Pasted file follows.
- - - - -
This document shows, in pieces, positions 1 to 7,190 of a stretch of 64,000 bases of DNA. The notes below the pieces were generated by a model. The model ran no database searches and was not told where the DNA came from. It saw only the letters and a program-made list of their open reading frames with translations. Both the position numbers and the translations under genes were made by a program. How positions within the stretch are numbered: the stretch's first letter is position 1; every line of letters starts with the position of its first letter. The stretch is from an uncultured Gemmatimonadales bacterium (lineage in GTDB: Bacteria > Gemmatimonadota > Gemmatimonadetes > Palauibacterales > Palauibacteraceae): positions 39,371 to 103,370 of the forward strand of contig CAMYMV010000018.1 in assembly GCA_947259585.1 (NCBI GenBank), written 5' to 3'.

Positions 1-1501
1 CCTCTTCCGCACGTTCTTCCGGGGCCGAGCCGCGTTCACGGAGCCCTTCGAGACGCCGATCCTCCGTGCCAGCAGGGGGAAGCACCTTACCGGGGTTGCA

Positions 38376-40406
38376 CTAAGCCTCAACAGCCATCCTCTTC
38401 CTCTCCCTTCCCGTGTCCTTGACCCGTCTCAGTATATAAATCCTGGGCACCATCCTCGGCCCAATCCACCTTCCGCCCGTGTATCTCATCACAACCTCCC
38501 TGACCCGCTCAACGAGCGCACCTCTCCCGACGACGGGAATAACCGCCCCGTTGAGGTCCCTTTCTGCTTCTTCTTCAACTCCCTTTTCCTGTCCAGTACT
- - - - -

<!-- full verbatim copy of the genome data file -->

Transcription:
This document shows, in pieces, positions 1 to 7,190 of a stretch of 64,000 bases of DNA. The notes below the pieces were generated by a model. The model ran no database searches and was not told where the DNA came from. It saw only the letters and a program-made list of their open reading frames with translations. Both the position numbers and the translations under genes were made by a program. How positions within the stretch are numbered: the stretch's first letter is position 1; every line of letters starts with the position of its first letter. The stretch is from an uncultured Gemmatimonadales bacterium (lineage in GTDB: Bacteria > Gemmatimonadota > Gemmatimonadetes > Palauibacterales > Palauibacteraceae): positions 39,371 to 103,370 of the forward strand of contig CAMYMV010000018.1 in assembly GCA_947259585.1 (NCBI GenBank), written 5' to 3'.

Positions 1-1501
1 CCTCTTCCGCACGTTCTTCCGGGGCCGAGCCGCGTTCACGGAGCCCTTCGAGACGCCGATCCTCCGTGCCAGCAGGGGGAAGCACCTTACCGGGGTTGCA

Positions 38376-40406
38376 CTAAGCCTCAACAGCCATCCTCTTC
38401 CTCTCCCTTCCCGTGTCCTTGACCCGTCTCAGTATATAAATCCTGGGCACCATCCTCGGCCCAATCCACCTTCCGCCCGTGTATCTCATCACAACCTCCC
38501 TGACCCGCTCAACGAGCGCACCTCTCCCGACGACGGGAATAACCGCCCCGTTGAGGTCCCTTTCTGCTTCTTCTTCAACTCCCTTTTCCTGTCCAGTACT